In using the reactor, a decision is made as to which depositions are to be made on a substrate and in which chambers. The valves in the control system are preset to the desired flow rates. The train of carriers are indexed by the spacers so that with each move a carrier is indexed to the next chamber. As the substrates are routed into the input of the reactor, processed substrates exit out the further end. By virtue of the effective isolation of the various chambers by the flow of gases, a continuous train of substrates may be moved through the reactor forming a continuous process. The systems may be tailored to any number or combination of chemical vapor deposition processes including epitaxial, polycrystalline silicon, nitride, oxide or metal deposition by selecting the number, order and length of chambers, and using the appropriate gases, chamber temperatures and cycle time for a given process. The continuous deposition reactor permits the effective isolation of the various chambers so that non-compatible gases may be used in adjacent chambers and different desposition processes carried out simultaneously. The reactor may be modified by changing modules with different chambers and junctions. This flexibility provides a reaction chamber by which substrates may be continuously processed and any number of processes and combinations of steps in the process. Each chamber is of a quartz structure. It may be removed for cleaning and replaced without a major tear down of the overall reactor.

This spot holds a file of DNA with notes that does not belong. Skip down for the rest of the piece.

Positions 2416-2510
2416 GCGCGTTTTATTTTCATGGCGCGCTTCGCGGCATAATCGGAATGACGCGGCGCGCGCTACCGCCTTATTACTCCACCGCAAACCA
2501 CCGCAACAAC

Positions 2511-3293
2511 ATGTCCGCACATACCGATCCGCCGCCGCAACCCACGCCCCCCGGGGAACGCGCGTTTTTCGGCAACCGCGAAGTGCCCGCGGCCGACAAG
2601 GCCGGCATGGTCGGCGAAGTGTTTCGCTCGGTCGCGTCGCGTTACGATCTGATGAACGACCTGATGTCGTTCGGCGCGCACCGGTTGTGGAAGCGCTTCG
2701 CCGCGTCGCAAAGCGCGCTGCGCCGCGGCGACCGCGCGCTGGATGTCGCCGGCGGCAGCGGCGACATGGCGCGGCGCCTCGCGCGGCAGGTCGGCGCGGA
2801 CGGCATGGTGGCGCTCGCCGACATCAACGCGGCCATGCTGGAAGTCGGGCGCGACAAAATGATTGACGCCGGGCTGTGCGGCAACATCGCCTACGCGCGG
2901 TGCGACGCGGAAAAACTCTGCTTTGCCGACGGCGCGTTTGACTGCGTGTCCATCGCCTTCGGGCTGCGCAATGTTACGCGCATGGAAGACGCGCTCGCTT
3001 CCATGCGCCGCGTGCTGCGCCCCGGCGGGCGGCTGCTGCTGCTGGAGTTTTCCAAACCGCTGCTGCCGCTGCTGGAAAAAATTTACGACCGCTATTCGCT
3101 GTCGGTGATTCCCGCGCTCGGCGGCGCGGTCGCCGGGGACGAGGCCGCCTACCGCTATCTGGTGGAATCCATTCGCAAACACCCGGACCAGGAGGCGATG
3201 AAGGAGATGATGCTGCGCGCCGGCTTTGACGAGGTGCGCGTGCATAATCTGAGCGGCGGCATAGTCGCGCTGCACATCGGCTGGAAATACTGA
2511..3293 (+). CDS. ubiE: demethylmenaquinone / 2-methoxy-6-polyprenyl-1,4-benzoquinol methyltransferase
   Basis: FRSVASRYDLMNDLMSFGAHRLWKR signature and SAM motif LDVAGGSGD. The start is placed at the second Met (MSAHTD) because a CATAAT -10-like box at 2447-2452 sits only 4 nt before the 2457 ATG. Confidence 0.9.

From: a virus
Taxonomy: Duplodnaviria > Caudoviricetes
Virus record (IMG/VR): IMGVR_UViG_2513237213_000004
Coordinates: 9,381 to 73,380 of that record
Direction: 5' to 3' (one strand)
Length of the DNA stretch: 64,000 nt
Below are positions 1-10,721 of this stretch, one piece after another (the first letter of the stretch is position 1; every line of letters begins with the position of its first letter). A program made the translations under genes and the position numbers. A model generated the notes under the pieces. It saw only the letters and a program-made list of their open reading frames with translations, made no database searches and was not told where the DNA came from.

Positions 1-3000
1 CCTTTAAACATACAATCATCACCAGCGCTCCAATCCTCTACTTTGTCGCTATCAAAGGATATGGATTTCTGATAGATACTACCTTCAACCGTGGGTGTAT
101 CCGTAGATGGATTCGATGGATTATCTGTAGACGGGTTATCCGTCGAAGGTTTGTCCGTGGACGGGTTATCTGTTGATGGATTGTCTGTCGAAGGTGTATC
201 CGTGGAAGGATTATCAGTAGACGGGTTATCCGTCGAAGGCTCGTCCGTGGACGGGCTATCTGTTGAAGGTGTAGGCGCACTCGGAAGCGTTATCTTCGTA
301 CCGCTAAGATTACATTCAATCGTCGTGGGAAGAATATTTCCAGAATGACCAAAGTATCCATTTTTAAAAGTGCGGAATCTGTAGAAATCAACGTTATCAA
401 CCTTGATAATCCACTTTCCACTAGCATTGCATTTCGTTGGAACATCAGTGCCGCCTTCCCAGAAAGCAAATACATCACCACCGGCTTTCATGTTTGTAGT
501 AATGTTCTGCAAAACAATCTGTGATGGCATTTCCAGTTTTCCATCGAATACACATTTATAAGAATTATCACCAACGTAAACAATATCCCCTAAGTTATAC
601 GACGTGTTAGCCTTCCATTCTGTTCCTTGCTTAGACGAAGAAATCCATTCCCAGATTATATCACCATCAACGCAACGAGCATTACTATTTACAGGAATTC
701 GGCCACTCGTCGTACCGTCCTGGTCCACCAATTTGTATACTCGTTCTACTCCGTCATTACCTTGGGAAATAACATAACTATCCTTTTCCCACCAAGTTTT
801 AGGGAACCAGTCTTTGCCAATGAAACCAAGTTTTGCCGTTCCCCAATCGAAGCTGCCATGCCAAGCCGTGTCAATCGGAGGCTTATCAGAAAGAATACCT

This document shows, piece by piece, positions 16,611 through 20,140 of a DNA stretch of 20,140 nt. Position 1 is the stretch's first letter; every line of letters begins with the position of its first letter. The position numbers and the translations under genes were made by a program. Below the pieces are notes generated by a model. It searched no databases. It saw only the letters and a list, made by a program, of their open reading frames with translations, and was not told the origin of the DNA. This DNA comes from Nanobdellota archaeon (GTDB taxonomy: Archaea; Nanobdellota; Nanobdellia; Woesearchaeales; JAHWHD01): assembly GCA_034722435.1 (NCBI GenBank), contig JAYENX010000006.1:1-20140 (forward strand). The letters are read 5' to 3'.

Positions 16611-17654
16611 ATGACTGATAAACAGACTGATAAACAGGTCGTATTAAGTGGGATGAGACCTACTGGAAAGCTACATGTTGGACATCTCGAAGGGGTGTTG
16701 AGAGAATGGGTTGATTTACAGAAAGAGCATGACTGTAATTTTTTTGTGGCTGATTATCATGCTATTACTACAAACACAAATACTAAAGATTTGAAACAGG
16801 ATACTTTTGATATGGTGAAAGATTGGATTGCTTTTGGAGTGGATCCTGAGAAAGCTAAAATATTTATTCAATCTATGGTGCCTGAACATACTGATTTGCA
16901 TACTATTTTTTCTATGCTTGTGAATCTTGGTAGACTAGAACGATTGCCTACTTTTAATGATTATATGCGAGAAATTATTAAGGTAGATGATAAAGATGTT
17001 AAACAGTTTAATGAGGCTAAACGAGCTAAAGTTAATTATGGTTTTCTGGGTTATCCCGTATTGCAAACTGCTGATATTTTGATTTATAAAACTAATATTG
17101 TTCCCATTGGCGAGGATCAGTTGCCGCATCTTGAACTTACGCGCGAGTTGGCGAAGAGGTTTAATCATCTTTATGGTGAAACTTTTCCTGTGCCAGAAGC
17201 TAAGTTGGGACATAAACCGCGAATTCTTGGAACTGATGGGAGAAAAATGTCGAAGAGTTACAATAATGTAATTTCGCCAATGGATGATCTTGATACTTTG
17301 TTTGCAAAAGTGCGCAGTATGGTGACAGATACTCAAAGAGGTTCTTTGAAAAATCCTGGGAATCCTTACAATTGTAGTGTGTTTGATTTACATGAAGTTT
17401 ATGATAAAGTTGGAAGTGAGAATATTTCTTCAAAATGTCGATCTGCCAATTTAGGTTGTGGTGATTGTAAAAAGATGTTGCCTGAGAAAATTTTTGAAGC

Other advantages, features and technical advances provided by the continuous vapor deposition reactor will be apparent from the foregoing description when taken into conjunction with the following claims.
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|U.S. Classification||118/719, 392/411, 118/69, 118/725, 219/405|
|International Classification||C30B23/00, C23C16/455, C23C16/00, C23C16/44, C23C16/46, C23C16/54|
|Cooperative Classification||C23C16/4409, C23C16/54|
|European Classification||C23C16/54, C23C16/44A12|